# Introduction

In this post, we will learn and understand why should we scale a KNN model.
Prima-facie it looks like euclidean distance should not get impacted even with unscaled data *i.e.*

$$distance = \sqrt(X_2^2 - X_1^2) + (Y_2^2 - Y_1^2)$$

We can observe, the same feature is used in squared difference. *So if Y1 is at a bigger scale so is Y2. Hence, this distance metric will remain consistent*

# Depicting the scaled data

The above plot is depicting two classes based on two features that are properly scaled. One of the points is highlighted in a red dotted circle. If we observe, this point very comfortably looks like a "Blue" class as almost all the neighbours are Blue.

But now try to imagine unscaled data where one of the features is large. What it means is that space will be very elongated for that axis and squizzed for the other axis.

It will mean that the

distance in the smaller axis has no relevance as compared to the larger axis. The distance along the larger axis will define the total distance.

What it means for this plot is that the highlighted point has many "Orange" neighbours now since we can ignore vertical distance. These new neighbours are all the "orange points" below the highlighted point in the unscaled data. In the previous view(unscaled view) these were looking further, hence were not a Neighbour.

Let's see,

We have intentionally flattened the plot along one axis to develop better intuition. Now we can observe that the highlighted point is fairly near to the Orange" class.

Let's squeeze again,

Now, we can easily see that the highlighted point belongs to the "Orange class".

# Another simple exercise

- Let's fit a KNN model on a scaled dataset and predict the class for the same data.
- Then predict the same model on the unscaled data.
- Note the point which changes their stance between the two predictions.

In the below plot, we highlighted the data which changed its Class with a bigger size. Hue is as per the prediction of the scaled model.

Let's see the same plot in squeezed axis and hue on prediction on unscaled data.

It is pretty evident from the above plot which data point changes its Class and why it did so. These are the points which have many data points of other class farther away on the vertical axis but very near on the horizontal axis.

With scaled data, Vertical distance lost its relevance and the Class swapped.

# Code

Below is the code snippet for all the trials we did in this post.

```
# Create the data
import numpy as np, seaborn as sns, matplotlib.pyplot as plt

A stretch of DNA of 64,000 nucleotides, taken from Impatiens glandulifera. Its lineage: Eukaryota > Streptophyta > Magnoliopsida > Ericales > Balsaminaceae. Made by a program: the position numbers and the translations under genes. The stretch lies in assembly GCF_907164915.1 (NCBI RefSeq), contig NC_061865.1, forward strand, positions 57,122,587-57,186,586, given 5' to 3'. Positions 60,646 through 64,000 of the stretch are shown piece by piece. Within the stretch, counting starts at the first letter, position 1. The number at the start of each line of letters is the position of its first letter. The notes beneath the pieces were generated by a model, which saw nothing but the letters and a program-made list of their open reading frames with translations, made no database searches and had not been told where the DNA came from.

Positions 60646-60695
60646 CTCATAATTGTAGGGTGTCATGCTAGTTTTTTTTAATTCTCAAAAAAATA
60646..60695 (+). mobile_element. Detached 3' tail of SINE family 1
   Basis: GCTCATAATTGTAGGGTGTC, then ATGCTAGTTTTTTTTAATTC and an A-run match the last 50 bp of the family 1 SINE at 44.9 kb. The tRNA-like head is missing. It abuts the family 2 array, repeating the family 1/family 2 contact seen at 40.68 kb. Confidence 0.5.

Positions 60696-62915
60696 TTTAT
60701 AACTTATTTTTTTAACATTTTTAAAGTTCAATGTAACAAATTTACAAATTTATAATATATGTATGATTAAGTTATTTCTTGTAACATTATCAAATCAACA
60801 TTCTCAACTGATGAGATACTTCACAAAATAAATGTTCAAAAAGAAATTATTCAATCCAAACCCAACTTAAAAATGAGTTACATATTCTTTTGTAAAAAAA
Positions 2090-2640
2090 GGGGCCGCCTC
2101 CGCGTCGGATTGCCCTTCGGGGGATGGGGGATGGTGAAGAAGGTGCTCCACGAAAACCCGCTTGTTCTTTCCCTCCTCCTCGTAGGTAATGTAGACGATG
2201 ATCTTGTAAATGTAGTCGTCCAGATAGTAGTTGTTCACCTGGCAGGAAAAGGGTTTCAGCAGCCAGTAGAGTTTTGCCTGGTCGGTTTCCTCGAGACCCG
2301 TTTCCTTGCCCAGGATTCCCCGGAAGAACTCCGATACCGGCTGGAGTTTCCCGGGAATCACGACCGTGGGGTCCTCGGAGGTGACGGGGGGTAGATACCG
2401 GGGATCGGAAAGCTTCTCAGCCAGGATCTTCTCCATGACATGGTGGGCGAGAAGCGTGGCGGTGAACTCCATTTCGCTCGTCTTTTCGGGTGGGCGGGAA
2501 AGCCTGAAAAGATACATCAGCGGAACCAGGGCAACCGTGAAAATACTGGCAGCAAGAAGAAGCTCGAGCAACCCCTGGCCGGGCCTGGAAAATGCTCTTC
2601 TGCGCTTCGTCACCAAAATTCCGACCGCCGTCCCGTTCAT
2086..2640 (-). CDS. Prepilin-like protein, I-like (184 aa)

sns.set_style("darkgrid")
sns.set_context(font_scale=1.0, rc={"lines.linewidth": 2.0})
from sklearn.datasets import make_classification
x, y = make_classification(n_samples=500, n_features=2, n_classes=2,
n_informative=2, n_redundant=0)
# Simple plotting the points
fig = plt.figure(figsize=(10,6))
sns.scatterplot(x = x[:,0], y = x[:,1], hue=y)
# Flattened the axis and Unscaled the data
fig = plt.figure(figsize=(20,1))
sns.scatterplot(x = x[:,0]*100, y = x[:,1], hue = y)
# Further Flattened the axis and Unscaled the data
fig = plt.figure(figsize=(20,0.5))
sns.scatterplot(x = x[:,0]*100, y = x[:,1], hue = y)
# Created the Model and fit the data
from sklearn.neighbors import KNeighborsClassifier
model = KNeighborsClassifier(n_neighbors=3)
y_pred = model.fit(x, y).predict(x)
x[:,0] = x[:,0]*200
y_pred_unscaled = model.fit(x, y).predict(x)
diff = y_pred!=y_pred_unscaled
# Plot for scaled prediction and highlighting the diff data points
fig = plt.figure(figsize=(10,6))
sns.scatterplot(x = x[:,0]/200, y = x[:,1], hue=y_pred, size=(diff+1)*100)
# Plot for unscaled/Elongated axis, prediction and highlighting the diff data points
fig = plt.figure(figsize=(20,3))
fig.gca().set_ylim(-10,10)
sns.scatterplot(x = x[:,0], y = x[:,1], hue=y_pred_unscaled, size=(diff+1)*100)
```

Code-explanation^{All other parts of the code is quite trivial and self-explanatory.}

# Conclusion and Summary

So, what is meant is that if we use unscaled data, the distance along the Feature having a smaller value will lose its relevance. The issue will impact the boundary points and it will become more severe if the two Features differ on a large scale.

So, it's better to scale even though it is not needed because it will not create any problem if done unnecessarily.

Similar logic can be applied to Clustering using **KMeans** as that algorithm is also based on the same approach.